But I did stay in a Holiday Inn Express last week during our snowy trip to North Adams, MA. Pictures on their way.

Cheers, beers, and steers, and maybe you weren't talking about me at all, but...

Thanks for the Revolting Cocks,

Gabriel

Ralph Waldo Emerson On Journals


11 Jul

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Ralph Waldo Emerson

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Every artist was first an amateur.
—Ralph Waldo Emerson

The words and life of Ralph Waldo Emerson had a profound effect on me when I was just a schoolboy, so much so that during my senior year in high school I lobbied and won the right to name the new black labrador puppy we had brought into the family, Waldo. Back then everyone my age knew about Emerson's long friendship with Henry David Thoreau and their famous exchange. According to some accounts, Emerson visited Thoreau in the Concord jail for refusing to pay his poll tax and asked, “Henry, what are you doing in there?” Thoreau replied, “Waldo, the question is what are you doing out there?" Thoreau was refusing to finance the government war machine of his day.

Although having nothing to do with Thoreau or what many have called "his hippie politics" run amuck, I have since tried to find the precise language shot from the brow of Mr. Emerson that had pierced me, words that I paraphrased with aplomb and a surety to others for years, but I have not been able to locate the exact words. However, at the other extreme of this entry, I will do my best to reconstruct the thought.

Meanwhile I did find these several contiguous paragraphs I immediately embraced because they not only reminded me of something I think I read in Henry Miller about Kierkgaard, but they are so similar to the lines I'm looking for I was surprised when I couldn't find them in the essay from which I lifted the following words:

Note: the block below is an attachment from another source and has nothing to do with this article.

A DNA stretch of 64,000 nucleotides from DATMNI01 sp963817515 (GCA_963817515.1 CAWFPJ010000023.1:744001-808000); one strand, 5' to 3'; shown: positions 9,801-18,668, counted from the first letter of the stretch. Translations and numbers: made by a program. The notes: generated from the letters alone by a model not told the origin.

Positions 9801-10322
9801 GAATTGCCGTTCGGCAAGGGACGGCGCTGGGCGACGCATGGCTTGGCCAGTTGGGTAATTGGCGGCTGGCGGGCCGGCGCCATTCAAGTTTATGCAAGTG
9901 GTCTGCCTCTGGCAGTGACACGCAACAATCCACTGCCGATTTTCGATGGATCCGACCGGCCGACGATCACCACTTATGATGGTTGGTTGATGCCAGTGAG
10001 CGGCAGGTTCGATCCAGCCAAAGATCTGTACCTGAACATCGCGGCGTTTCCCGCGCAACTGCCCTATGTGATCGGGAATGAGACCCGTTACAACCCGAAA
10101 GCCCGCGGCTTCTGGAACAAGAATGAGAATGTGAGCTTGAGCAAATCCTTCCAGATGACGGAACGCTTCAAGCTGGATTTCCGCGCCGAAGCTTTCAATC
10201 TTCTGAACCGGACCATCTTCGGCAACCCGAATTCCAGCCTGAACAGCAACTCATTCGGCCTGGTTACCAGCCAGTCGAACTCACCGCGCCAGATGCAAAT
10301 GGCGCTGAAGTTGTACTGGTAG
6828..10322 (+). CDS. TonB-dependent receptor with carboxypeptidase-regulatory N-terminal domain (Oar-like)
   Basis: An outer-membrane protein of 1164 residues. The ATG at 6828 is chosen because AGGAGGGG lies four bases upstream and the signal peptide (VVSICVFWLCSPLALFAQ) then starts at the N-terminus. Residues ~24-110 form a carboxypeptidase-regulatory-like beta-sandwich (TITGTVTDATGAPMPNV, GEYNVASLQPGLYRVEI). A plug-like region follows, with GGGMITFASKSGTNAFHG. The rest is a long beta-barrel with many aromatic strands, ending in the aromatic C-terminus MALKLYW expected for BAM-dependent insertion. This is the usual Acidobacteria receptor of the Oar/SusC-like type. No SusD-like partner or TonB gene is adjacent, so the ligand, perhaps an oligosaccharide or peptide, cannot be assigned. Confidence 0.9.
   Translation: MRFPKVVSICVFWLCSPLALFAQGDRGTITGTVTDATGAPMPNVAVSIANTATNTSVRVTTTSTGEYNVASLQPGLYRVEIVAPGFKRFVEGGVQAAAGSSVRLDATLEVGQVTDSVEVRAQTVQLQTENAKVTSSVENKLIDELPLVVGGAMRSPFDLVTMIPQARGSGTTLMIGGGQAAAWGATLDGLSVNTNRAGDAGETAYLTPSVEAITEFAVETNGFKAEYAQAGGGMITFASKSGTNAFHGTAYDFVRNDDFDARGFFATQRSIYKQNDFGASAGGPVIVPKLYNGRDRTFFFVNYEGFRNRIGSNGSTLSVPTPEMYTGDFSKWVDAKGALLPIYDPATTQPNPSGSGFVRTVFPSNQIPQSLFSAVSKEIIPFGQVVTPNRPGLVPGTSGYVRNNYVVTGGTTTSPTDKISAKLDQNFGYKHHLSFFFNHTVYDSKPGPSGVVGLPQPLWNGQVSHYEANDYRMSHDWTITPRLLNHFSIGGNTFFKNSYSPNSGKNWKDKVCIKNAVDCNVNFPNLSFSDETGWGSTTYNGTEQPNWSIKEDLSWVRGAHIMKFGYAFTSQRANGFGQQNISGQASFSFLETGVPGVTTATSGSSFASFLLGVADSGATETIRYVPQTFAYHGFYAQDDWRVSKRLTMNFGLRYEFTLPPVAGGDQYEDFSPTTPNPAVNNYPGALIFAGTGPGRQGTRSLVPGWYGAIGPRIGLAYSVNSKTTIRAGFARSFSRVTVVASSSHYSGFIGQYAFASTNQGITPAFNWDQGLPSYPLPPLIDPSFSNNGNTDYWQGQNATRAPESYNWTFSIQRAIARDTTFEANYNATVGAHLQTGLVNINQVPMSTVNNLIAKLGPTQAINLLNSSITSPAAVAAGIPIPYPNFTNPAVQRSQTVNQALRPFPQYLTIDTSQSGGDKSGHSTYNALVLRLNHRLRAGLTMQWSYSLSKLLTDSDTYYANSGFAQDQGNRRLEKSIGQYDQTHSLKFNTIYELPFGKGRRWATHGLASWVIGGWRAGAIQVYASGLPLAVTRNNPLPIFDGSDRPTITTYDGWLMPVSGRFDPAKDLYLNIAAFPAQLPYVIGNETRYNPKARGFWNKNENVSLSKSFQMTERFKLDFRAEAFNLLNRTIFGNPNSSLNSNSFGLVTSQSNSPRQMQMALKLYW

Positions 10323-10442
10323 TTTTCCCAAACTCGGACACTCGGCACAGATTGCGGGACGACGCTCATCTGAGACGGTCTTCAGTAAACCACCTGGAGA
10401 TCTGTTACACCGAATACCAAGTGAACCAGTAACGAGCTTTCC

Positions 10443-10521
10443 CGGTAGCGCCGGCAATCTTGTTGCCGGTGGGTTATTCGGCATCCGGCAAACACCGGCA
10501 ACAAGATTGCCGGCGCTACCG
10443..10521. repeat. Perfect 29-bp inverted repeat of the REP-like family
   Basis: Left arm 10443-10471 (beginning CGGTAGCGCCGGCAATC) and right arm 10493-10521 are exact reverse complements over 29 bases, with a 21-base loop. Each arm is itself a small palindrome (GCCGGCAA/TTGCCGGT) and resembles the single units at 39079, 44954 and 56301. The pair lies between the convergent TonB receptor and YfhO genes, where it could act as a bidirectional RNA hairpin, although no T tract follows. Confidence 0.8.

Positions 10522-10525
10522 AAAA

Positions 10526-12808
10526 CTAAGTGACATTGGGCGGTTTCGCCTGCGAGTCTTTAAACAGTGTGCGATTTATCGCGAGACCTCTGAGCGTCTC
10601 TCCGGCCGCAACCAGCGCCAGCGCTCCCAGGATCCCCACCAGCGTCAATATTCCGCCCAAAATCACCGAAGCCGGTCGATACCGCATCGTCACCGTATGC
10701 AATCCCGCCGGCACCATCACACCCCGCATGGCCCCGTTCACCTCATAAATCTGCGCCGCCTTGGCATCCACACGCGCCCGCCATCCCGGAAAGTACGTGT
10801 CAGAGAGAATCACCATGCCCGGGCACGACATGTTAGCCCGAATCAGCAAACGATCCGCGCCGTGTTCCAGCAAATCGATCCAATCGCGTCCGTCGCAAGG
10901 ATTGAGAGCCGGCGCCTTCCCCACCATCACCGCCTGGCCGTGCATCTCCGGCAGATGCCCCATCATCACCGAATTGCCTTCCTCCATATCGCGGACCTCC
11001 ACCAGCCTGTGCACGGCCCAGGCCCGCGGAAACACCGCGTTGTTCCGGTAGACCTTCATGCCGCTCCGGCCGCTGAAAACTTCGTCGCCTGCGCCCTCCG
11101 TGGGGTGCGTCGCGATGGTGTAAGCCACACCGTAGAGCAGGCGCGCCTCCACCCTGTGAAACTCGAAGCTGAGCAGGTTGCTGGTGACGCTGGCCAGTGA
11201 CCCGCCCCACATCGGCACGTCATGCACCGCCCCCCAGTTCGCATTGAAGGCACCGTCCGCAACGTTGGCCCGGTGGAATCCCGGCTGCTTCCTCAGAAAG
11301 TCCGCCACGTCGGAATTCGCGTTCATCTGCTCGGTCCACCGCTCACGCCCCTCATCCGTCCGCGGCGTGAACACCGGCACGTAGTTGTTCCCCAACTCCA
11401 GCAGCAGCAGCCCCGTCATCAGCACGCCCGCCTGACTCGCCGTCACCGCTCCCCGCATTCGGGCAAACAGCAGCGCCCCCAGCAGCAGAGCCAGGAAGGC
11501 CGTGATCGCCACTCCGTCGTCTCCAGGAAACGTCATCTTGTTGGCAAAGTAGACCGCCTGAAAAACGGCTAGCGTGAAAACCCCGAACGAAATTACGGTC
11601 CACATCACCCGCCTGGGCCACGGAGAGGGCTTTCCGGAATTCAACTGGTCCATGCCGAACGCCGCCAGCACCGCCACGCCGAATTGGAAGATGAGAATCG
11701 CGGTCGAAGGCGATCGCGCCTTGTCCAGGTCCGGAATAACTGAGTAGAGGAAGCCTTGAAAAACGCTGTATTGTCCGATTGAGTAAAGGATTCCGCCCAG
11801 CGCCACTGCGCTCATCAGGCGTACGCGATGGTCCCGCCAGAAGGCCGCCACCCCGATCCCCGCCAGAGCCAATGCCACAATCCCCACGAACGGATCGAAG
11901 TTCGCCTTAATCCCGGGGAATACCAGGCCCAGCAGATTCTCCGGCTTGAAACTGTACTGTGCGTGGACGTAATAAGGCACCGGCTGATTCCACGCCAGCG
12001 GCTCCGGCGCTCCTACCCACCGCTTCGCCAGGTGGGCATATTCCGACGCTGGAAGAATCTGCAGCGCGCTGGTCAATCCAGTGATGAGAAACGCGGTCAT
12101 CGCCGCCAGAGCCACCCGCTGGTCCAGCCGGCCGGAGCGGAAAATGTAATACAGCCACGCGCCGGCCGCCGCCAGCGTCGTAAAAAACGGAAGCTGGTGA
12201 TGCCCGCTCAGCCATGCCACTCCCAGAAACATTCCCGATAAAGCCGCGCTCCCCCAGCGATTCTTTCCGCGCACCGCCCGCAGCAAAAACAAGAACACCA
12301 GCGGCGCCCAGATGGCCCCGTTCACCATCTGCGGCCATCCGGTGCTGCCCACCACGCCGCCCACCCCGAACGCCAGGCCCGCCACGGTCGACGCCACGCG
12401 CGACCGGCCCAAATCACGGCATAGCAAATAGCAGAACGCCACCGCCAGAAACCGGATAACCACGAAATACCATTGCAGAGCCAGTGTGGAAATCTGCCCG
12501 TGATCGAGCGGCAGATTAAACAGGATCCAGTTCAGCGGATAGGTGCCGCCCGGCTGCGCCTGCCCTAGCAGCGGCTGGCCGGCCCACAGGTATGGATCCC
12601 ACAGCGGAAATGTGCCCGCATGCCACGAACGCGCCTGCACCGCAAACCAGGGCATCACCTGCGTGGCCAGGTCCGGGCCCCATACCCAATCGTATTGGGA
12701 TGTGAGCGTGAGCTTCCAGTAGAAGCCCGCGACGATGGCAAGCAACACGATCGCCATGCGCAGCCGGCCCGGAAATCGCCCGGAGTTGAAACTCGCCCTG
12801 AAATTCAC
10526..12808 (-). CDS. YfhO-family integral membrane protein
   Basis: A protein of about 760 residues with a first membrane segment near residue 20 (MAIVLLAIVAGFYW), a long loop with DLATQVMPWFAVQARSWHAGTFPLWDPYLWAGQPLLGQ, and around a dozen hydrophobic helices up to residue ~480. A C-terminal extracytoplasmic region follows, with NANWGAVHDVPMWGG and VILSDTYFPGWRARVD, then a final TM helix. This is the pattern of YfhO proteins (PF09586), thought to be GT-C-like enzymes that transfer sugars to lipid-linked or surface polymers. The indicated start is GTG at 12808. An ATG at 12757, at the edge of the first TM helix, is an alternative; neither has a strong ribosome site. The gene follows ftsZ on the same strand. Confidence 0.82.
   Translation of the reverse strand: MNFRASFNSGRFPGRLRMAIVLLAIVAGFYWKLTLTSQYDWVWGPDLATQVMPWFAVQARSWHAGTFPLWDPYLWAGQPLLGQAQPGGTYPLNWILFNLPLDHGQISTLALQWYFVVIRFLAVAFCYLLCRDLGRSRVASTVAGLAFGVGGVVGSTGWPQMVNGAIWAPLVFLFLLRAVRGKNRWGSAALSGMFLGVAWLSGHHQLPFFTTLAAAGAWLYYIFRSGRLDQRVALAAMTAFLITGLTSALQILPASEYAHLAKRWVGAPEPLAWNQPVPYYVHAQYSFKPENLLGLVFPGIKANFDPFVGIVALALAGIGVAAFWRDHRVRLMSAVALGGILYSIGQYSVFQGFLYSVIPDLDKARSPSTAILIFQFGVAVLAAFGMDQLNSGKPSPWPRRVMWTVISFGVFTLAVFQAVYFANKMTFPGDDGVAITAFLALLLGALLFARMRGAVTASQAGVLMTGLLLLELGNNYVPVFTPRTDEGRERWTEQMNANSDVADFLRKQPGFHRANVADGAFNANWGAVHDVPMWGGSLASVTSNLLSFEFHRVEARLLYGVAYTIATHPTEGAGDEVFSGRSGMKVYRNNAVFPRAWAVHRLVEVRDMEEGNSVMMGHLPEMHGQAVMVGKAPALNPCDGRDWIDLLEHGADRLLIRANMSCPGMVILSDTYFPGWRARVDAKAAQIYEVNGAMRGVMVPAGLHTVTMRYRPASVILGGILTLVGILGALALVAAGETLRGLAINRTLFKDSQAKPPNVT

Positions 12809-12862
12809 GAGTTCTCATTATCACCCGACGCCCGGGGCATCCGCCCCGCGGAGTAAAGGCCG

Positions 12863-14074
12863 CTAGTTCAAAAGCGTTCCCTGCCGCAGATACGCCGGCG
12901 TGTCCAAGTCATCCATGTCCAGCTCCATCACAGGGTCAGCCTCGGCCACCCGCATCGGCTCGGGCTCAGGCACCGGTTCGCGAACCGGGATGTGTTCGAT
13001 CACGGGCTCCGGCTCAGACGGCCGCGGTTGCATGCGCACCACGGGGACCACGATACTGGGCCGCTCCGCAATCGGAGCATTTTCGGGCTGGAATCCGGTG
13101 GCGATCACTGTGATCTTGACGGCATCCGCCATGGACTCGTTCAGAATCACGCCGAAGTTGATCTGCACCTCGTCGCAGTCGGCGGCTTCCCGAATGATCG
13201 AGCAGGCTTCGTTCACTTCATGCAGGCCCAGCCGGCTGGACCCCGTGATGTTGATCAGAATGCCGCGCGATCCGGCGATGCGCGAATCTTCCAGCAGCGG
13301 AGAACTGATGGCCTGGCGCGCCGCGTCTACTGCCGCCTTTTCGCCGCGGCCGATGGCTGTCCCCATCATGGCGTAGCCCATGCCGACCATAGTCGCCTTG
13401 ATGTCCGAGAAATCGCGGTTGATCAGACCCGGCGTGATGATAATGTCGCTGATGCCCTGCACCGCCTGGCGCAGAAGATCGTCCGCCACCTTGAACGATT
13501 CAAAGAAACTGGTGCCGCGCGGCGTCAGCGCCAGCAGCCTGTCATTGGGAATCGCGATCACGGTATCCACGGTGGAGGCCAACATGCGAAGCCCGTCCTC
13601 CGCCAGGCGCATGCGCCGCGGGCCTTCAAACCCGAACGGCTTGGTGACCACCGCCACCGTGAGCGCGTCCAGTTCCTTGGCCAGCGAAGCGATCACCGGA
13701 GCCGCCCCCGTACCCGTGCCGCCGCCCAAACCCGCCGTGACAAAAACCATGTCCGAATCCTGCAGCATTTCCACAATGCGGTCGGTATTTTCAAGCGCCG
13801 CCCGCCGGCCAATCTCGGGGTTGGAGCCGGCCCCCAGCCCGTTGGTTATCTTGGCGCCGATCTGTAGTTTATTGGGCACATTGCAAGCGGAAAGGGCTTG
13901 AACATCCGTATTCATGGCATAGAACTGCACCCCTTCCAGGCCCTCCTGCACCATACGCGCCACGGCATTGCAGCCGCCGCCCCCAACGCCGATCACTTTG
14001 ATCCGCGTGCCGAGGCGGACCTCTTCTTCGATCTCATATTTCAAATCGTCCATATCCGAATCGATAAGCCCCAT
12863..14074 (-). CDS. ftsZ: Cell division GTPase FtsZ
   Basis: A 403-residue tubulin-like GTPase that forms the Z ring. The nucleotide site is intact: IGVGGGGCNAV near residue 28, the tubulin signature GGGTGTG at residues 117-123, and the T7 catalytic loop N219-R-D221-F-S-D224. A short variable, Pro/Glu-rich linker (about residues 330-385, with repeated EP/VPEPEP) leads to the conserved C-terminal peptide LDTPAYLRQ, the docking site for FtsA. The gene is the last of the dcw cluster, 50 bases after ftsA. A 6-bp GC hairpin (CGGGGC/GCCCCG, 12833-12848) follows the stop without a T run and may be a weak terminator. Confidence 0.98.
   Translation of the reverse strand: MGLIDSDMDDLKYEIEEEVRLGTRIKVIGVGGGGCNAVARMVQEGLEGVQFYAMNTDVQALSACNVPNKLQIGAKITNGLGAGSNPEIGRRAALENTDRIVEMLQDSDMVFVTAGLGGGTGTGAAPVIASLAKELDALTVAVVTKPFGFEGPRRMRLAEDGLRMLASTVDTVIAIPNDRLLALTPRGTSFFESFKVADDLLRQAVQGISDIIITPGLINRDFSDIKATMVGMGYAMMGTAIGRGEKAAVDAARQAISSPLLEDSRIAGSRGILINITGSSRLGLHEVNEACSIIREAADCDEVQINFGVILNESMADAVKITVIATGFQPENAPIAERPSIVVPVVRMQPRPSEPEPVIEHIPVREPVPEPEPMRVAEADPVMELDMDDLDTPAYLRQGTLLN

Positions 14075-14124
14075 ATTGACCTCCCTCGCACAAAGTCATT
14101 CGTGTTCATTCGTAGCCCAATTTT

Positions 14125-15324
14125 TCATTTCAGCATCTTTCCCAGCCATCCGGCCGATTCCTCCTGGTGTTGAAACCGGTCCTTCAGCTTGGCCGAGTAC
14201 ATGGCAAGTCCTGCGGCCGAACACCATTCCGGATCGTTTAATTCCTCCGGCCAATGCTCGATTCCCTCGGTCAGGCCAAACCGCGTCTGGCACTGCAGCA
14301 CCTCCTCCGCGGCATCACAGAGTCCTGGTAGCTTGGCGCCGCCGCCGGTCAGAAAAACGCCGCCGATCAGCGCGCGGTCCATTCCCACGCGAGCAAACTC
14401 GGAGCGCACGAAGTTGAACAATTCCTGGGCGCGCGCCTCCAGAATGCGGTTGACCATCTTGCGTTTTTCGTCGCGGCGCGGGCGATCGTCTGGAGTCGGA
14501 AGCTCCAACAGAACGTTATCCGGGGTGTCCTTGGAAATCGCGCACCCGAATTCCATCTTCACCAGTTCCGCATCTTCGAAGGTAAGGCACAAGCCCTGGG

The characteristic of such verses is, that being not written for publication, they lack that finish which the conventions of literature require of authors. But if poetry of this kind has merit, we conceive that the prescription which demands a rhythmical polish may be easily set aside; and when a writer has outgrown the state of thought which produced the poem, the interest of letters is served by publishing it imperfect, as we preserve studies, torsos, and blocked statues of the great masters. For though we should be loath to see the wholesome conventions, to which we have alluded, broken down by a general incontinence of publication, and every man's and woman's diary flying into the bookstores, yet it is to be considered, on the other hand, that men of genius are often more incapable than others of that elaborate execution which criticism exacts. Men of genius in general are, more than others, incapable of any perfect exhibition, because however agreeable it may be to them to act on the public, it is always a secondary aim. They are humble, self-accusing, moody men, whose worship is toward the Ideal Beauty, which chooses to be courted not so often in perfect hymns, as in wild ear-piercing ejaculations, or in silent musings. Their face is forward, and their heart is in this heaven. By so much are they disqualified for a perfect success in any particular performance to which they can give only a divided affection. But the man of talents has every advantage in the competition. He can give that cool and commanding attention to the thing to be done, that shall secure its just performance. Yet are the failures of genius better than the victories of talent; and we are sure that some crude manuscript poems have yielded us a more sustaining and a more stimulating diet, than many elaborated and classic productions.

We have been led to these thoughts by reading some verses, which were lately put into our hands by a friend with the remark, that they were the production of a youth, who had long passed out of the mood in which he wrote them, so that they had become quite dead to him. Our first feeling on reading them was a lively joy. So then the Muse is neither dead nor dumb, but has found a voice in these cold Cisatlantic States.

Here is poetry which asks no aid of magnitude or number, of blood or crime, but finds theatre enough in the first field or brookside, breadth and depth enough in the flow of its own thought. Here is self-repose, which to our mind is stabler than the Pyramids; here is self-respect which leads a man to date from his heart more proudly than from Rome. Here is love which sees through surface, and adores the gentle nature and not the costume. Here is religion, which is not of the Church of England, nor of the Church of Boston. Here is the good wise heart, which sees that the end of culture is strength and cheerfulness.